WARNING: This post contains spoilers for Flatline.
Last night saw Clara and the Doctor battle the two-dimensional Boneless – but what did our team make of it? Read on to find out!
Ben (Video & Digital Media)
Flatline, to me, felt like a mix of scariness and silliness. On the one hand you’ve got the brilliant idea of 2D aliens and the amazing effects that bring them to life so well. Then you’ve got the Doctor stuck in a mini TARDIS with his hand poking out. Although it was a very good episode and Clara once again shone, there were too many little bits that niggled me, like the terribly choreographed ‘accidentally dropping the TARDIS down a hole’ routine and the dodgy effects when we see the Doctor’s face through the mini TARDIS doors. I would have liked to have seen the 2D alien idea explored more, as this is a great idea that moves away from my pet hate of humanoid shaped aliens. However, aside from these little foibles, Flatline was a well written, well directed episode with one hell of a teaser at the end. 7/10
Jamie Mathieson is the one to watch. With the uniqueness and solid writing of Mummy on the Orient Express under his belt, Flatline held particular expectations to maintain the momentum of the series. Safe to say it delivered, not just as a superb episode, but as one of the best of a continuing excellent debut series for Peter Capaldi. Flatline’s standout element, namely Clara taking on the role of The Doctor, is balanced beautifully with The Doctor’s very own issues inside the TARDIS. Neither one is overshadowed, even when Jenna Coleman gives one of her greatest performances, embodying the idea of a female Doctor to perfection yet remaining grounded and delightful to watch. Mathieson also does a fantastic job of building the episode around an urban, grounded setting, in vain of RTD days of old. Grittiness is a core ingredient of Flatline, and it is hard to think of a better example of the blending of this and the fantastical magic of Who. The monster of this week’s episode, The Boneless, whilst being one of the creepiest and most intriguing of the series so far, suffers equally with the same lack of depth as most of Series 8’s villains, but Mathieson does a great job of establishing them as a new force in The Doctor’s world. Missy’s mind blowing appearance at the apex tops what is an excellent episode as we head towards the finale. Here’s hoping Jamie Mathieson becomes a staple of series to come. 9/10
Another brilliant episode from Jamie Mathieson! Flatline is this year’s Doctor-lite episode but at no point does it feel like it. Clara and the Doctor both get their usual screen time and use it to full effect with the best Doctor and companion chemistry I’ve ever seen. The tale itself is scary and gruesome, fitting within the dark times brought on by Capaldi’s Doctor. Supporting characters do feel a little underdeveloped however and Rigsy’s decision to sacrifice himself seems a little out of place. Other than that Clara is clever and sassy without the Doctor about and the episode is full of great humour. 9/10
Flatline is a highly enjoyable blend of humour and horror courtesy of Jamie Mathieson, whose strong script sparkles with witty dialogue and inventive concepts. Dimensions are effectively played with in various ways as the shrinking of the TARDIS leads to some brilliant sight gags whilst seamless execution of visual effects and artwork succeed in making the Boneless equally chilling in 2D and 3D. The Doctor and Clara’s role reversal, meanwhile, is initially lighthearted, particularly once Clara gains her very own ‘companion’ in the engaging and likeable Rigsy. By the end of Flatline, however, it turns into something more unsettling, as just when the Doctor’s words and actions firmly cement him as being ‘the man that stops the monsters’, Clara’s overeagerness to ‘be’ the Doctor – despite emulating some of his more negative aspects in the process – is forebodingly coupled with the enigmatic Missy’s approval. 9/10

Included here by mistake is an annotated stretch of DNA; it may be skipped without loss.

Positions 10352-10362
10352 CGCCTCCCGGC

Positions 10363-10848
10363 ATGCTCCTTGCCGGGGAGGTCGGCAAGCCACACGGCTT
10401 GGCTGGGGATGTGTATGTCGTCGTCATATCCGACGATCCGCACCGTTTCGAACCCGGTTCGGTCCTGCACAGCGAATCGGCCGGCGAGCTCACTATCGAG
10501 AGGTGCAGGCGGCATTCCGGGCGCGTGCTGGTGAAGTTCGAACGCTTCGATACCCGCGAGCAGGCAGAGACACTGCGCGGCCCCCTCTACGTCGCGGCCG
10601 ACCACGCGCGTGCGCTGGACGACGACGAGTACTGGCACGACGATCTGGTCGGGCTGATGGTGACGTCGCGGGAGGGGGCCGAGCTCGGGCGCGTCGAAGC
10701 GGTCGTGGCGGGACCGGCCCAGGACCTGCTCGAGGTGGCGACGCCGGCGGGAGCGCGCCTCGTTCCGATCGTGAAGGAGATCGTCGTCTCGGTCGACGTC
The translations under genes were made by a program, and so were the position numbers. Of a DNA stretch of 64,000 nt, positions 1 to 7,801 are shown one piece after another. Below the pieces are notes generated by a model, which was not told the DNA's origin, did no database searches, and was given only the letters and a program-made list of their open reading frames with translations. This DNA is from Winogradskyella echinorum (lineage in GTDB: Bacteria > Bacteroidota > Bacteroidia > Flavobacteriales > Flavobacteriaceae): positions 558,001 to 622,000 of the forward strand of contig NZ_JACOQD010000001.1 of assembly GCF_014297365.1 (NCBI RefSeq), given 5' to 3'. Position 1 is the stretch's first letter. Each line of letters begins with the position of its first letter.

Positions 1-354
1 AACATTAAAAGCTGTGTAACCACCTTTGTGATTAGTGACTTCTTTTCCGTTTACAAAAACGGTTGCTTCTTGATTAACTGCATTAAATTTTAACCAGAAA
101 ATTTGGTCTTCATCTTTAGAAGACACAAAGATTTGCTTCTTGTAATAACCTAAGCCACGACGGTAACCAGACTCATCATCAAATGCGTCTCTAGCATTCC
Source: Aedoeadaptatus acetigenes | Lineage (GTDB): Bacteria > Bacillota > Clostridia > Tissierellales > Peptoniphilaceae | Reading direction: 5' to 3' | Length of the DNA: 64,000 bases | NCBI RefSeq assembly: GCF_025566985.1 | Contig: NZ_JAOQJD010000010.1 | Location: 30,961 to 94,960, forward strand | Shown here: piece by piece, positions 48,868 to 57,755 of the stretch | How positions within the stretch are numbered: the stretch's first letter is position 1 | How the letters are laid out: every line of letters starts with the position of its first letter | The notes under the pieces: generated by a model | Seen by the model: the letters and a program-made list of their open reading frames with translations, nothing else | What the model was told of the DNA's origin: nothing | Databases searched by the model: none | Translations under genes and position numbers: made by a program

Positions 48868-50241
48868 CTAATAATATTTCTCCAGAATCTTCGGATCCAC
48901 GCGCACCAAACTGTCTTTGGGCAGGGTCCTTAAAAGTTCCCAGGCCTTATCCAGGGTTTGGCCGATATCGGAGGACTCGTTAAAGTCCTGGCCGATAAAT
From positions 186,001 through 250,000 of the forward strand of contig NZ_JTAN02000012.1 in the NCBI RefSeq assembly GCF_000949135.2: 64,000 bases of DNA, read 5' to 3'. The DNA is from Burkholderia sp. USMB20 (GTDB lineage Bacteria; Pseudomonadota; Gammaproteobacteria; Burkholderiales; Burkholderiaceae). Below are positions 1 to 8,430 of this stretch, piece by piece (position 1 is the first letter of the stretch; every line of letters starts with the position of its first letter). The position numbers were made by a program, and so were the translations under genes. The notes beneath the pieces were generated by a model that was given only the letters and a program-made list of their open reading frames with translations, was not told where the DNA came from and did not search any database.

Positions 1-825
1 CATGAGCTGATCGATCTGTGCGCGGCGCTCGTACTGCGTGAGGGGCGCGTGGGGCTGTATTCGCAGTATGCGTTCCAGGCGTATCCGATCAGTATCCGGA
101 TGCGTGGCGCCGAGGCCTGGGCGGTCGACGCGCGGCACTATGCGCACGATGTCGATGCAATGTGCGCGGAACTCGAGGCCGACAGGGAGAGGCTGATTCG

A second watching of Flatline helped me enjoy the episode more, in particular noticing the deepening and darkening chemistry between the Doctor and Clara. Clara showed she knew more about how he works than maybe he was comfortable with and by the end of the episode the Doctor almost seemed defeated as he stood embarrassed at the fact she heard him acknowledge her worth as someone able to show leadership and initiative despite his absence. Indeed Clara pretty much ran the show in this role reversal, the Doctor, being essentially trapped and helpless in a dying Tardis, needing her to take his place and return him to a position of control. The issue of the Doctor lying in order to inspire hope was highlighted, and yet the Doctor was unsettled by how Clara had lied to Danny, in an unusual balancing of loyalties, to help her continue a relationship with the Doctor. He left Clara looking confused by saying her effectiveness didn’t stem from goodness – perhaps emphasising a tension as maybe their minds do indeed lack harmony. 7.5/10
The average score from our team was 8.3/10, slightly down on last week. Our spoiler-free review of In the Forest of the Night will be up mid-week – and instead of a team review, Sunday will see our team’s theories on Missy as we head into the finale!